Fake, Counterfeit and Defective Products: How To Spot Them and What To Do if You Buy One

News » Fake, Counterfeit and Defective Products: How To Spot Them and What To Do if You Buy One

A counterfeit product is not necessarily a defective product, and a defective product is not necessarily counterfeit.

Nonetheless, they can easily be one and the same.

Counterfeit consumer goods are items that use someone else’s trademark without their permission.

The manufacturer of a counterfeit product’s motivation is in selling items that appear to be brand-name and reputable but in reality are low quality and profit from the trademark owner’s reputation.

Counterfeit products are present across all industries.

Common counterfeit products include jewelry, clothing and shoes, electronics, and more, making up a multi-million dollar market share that harms consumers and businesses.

Defective products are goods that contain an issue or malfunction that deem them ineffective, unreasonably dangerous, or cause physical harm to consumers during use.

Defective products also cover a multitude of industries.

Common defective products include medical devices, drugs and pharmaceuticals, motor vehicles, children’s toys, electronics, household appliances, and more.

Does Amazon Sell Fake or Defective Products?

Amazon itself does not sell counterfeit products, but fake products are often sold on the Amazon marketplace by third-party vendors.

Most products on the Amazon marketplace are listed by third-party vendors.

An investigation by the Wall Street Journal found that Amazon is allowing the sale of thousands of fake, defective, unsafe, and mislabeled products.

After originally coming to the site to dampen sales of counterfeit products, Nike pulled its products from Amazon in 2019 as it seemed to cause more confusion to consumers.

Other businesses are doing the same, hoping consumers can determine the authenticity of items due to their lack of an official presence on the Amazon marketplace.

Defective products are also an issue for Amazon.

The company has faced numerous claims alleging that over 70 products sold under the Amazon Basics namesake are defective and even dangerous to use .

Products relating to these claims include microwaves, surge protectors, phone chargers, batteries, paper shredders, and more.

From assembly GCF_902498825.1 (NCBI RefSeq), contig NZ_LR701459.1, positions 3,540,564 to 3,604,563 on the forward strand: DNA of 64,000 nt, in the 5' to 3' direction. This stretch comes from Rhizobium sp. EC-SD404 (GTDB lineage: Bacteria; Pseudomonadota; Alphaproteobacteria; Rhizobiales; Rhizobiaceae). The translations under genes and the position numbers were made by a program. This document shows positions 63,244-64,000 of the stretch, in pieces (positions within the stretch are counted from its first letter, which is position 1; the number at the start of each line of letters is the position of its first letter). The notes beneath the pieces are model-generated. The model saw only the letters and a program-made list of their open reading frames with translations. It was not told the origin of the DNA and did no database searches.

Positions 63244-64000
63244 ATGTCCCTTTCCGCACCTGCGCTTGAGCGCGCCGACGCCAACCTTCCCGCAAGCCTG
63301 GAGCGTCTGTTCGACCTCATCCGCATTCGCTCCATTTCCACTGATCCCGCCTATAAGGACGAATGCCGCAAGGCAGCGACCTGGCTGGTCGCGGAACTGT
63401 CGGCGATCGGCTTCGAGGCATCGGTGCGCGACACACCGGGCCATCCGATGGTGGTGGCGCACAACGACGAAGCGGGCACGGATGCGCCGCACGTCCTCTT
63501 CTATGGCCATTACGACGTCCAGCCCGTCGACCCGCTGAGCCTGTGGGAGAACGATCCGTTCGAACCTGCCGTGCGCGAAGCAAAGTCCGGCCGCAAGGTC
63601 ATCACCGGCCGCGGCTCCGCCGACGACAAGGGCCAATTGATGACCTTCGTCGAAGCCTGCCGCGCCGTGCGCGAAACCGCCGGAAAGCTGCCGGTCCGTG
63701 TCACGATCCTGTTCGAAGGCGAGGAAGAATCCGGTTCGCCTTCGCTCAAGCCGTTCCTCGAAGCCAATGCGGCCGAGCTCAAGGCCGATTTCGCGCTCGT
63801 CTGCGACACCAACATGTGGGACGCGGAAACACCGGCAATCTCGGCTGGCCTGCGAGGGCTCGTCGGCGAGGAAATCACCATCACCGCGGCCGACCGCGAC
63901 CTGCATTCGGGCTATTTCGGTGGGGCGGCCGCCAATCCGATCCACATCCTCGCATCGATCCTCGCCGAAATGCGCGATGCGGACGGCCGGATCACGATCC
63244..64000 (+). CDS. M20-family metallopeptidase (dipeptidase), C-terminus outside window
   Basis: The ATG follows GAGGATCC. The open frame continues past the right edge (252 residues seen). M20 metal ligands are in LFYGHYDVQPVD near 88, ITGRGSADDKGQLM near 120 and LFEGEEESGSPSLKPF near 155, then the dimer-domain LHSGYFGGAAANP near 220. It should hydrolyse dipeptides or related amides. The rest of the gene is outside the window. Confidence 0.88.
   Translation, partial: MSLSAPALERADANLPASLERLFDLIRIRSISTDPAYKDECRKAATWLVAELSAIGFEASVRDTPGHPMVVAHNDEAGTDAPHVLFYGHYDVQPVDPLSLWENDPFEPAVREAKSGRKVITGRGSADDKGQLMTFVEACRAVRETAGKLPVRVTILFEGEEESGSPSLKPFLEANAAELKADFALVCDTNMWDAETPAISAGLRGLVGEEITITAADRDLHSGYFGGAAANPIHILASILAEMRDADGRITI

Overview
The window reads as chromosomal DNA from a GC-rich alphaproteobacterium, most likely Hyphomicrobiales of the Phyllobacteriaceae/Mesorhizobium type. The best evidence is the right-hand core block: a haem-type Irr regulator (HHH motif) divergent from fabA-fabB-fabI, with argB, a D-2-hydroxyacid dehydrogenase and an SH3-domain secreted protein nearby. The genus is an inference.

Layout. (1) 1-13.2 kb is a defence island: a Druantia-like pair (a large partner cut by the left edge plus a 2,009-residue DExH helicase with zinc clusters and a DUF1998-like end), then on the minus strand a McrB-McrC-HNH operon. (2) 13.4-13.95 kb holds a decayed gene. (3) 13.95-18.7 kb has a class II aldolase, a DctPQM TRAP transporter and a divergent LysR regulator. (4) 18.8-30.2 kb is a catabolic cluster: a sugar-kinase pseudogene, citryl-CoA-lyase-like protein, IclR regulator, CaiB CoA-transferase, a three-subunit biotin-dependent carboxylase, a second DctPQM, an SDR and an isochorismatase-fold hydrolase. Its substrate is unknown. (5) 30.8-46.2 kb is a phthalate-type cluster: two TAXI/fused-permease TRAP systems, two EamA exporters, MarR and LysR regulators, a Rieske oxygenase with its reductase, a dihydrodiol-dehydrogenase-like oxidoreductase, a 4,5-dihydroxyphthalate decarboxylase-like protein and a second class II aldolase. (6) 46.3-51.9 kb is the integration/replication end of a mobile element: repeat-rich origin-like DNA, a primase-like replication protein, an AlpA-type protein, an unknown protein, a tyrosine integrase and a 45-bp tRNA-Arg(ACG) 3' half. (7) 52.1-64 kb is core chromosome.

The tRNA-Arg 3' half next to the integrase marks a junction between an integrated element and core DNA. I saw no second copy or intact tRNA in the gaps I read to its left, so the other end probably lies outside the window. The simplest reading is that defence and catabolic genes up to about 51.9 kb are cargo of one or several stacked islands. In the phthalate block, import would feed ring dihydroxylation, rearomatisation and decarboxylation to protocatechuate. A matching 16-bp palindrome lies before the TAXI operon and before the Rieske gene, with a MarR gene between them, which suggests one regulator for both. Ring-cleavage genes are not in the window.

The company has even individually paid out settlements to people who received defective products.

Spotting a Counterfeit or Defective Product

The first step to avoiding counterfeit or defective products is knowing how to identify them.

Below are things to consider when attempting to identify whether a product may be counterfeit or defective.

These steps differ between whether you perceive a product to be counterfeit or defective.


If the price of a supposedly name-brand product is significantly lower on a vendor website like Amazon rather than the manufacturer’s website, that is a telltale sign that the product is likely a counterfeit reproduction.

For defective products, if an item is listed at an unusually cheap price, it may not work as advertised.


If you receive a product that seems to be cheaply made or does not accurately compare to images from verified sellers, the product could be defective or counterfeit.


Packaging quality and accuracy is a good indicator to use when determining whether or not a product is real.

Haphazard packaging, incorrect labeling, unauthentic serial numbers and other packaging missteps can point to a product being counterfeit or defective.

Payment Method

Unverified or shady payment method requests, such as a money order, are signs that a product could be counterfeit or defective.

Authentic sellers will always use payment methods that protect the consumer since they trust the quality of their products.

Who Is Selling the Product?

On sites like Amazon, you are able to view the shop and ratings of third-party vendors.